After 20 minutes in the basement with our 10-year-old son Max, gluing wing-fin D to body-tube B, my husband collapsed onto a kitchen chair and announced that model rockets were not his thing.
My rocket men had begun their adventures with a Level 1 model: the Bandit. Its six parts came pre-painted, snap-together ready, deceiving them into thinking they were ready for Level 2: the Venus Probe.
But after several evenings of sifting through 20-odd pieces of engine mounts and centering rings strewn across the basement Ping-Pong table, the father half of this rocketing duo began to experience energy failure.
Each night's exchange of "Dad, are we going to work on the rocket?" and "It's pretty late, Max" increased the probability that our three-year-old twins would discover the rocket-in-progress. Should they decide rocket-building was their thing, we could expect a big-brother explosion of H-12 magnitude (which, according to Max's dog-eared rocket-supply catalog, could blast a living-room sofa skyward).
My husband's faltering interest, coupled with the volatility of housing a multipiece project in this multichild house, propelled me to a decisive juncture. It was time to fast-forward construction of the Venus Probe or consign it to the Tomb of the Undone Projects, alongside the beginnings of our daughters' balsa-wood doll house, my yet-to-be quilted table runner, the twins' blank baby books, and an untamed unicycle.
The day I became a rocket mom, Max unfolded the Venus Probe instruction booklet on the breakfast table, landing a corner in his Wheaties bowl. He wiped the mess with his sleeve, then poked a stubby finger at Step 12 of 22, the point at which his father had abandoned ship.
If he could just get the fins on straight, only a bit of measuring-gluing-threading-taping-painting remained before he could apply the decals. He flipped the booklet over to show me an enhanced rendering of the finished missile: solid and resplendent, black-and-white with neon-yellow accents, poised to probe Venus, I assume.
I took a deep breath. "I can help, Max," I said. That's one small step for Mom.
One giant leap for Dad, who, discharged of his rocketing duties, began firing advice: "Let Max do the work himself; just supervise. Don't rush."
AS I saw it, my husband's "Don't rush" mentality had been a major source of drag on this project's momentum. I am a mother of six. I have, under pressure, slapped meals on the table in 6.2 minutes. When push comes to shove, I can push and shove four slow-moving scholars onto a school bus in less time than it takes to say, "But I haven't had breakfast!" (provided no one's picky about matching shoes).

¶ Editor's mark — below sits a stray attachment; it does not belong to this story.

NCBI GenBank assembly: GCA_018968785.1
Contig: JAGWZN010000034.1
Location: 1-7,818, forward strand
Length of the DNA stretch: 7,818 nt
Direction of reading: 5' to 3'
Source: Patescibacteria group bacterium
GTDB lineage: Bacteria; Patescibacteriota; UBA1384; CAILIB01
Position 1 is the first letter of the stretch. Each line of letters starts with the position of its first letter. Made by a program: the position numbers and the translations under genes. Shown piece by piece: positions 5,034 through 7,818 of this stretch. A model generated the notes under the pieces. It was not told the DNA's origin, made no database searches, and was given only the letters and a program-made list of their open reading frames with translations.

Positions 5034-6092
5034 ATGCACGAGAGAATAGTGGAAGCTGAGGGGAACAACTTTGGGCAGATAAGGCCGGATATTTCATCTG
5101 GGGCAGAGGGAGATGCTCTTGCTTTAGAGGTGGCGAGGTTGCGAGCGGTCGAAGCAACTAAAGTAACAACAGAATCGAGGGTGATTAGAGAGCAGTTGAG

My intended contribution to the Venus Probe effort was to provide a little H-12 mother-fire and see this missile launched by noon.
We began with the wing fins. Max squeezed a fat worm of glue onto the fuselage while I held it steady.
"That's plenty, Max," I said as he positioned the second fin and began squeezing enthusiastically on the third. "Plenty," I repeated, "plenty!" my pitch rising as I fumbled to yank the glue bottle from his hand. The fins slithered sideways and plummeted to the Ping-Pong table. I clutched the finless fuselage in one fist, the oozing glue bottle in the other.
"You supervise," I suggested, chucking my husband's let-Max-do-it admonition, "and I'll glue."
With three fins at last in place, I surged with possessive pride, ready to boldly go where no mom had gone before: Step 13.
"It says 'Let dry,' " Max cautioned.
But I was a mother on a mission, and countdown ticked on. I have forced squirming preschoolers into car seats and forced balking big kids to finish homework. I would not shy at forcing glue to dry.
"Get the hair-dryer," I commanded.
THUS proceeded our rocket-paced rocket-building. The blow-dry method scorched our fingers while warping the wing fins and skewing the launch lugs. The paint was still tacky when we taped off the tail section, resulting in a newsprint-smudged fuselage.
But if mothering this brood has taught me anything, it's taught me to lower my standards. I've used my fingers to comb kids' hair. I've substituted Velveeta for provolone. I'm probably the one who showed Max how to wipe spilled milk with a sleeve. To me, the Venus Probe looked pretty good.
My son, however, compared the result of our day's effort to the shiny instruction photo and sighed heavily.
Fortunately, I know how to boost morale. I've coddled kids through last-place swim-meet finishes and bolstered them after piano-recital blank-outs. Surely I could put a little mother-spin on my son's feelings about his rocket.
"How high does the Venus Probe fly, Max?"
"From that distance, it'll look just like the one on the box," I assured him.
And it did, which lifted Max's spirits and impressed the rocket dad whose renewed interest surged, conveniently, just in time for liftoff.
"Can we build a Nova Payloader next?" Max shouted as he raced to retrieve our rocket.
Fortunately, I've had practice saying "No." I've weaned six children. I've stood firm against lobbying for pet ferrets and iguanas. I've rejected appeals to go barefoot in February and drink ketchup from the bottle. I have what it takes to nix what needs nixing.
I looked from the grubby, glue-globbed Venus Probe to the grinning boy who held it.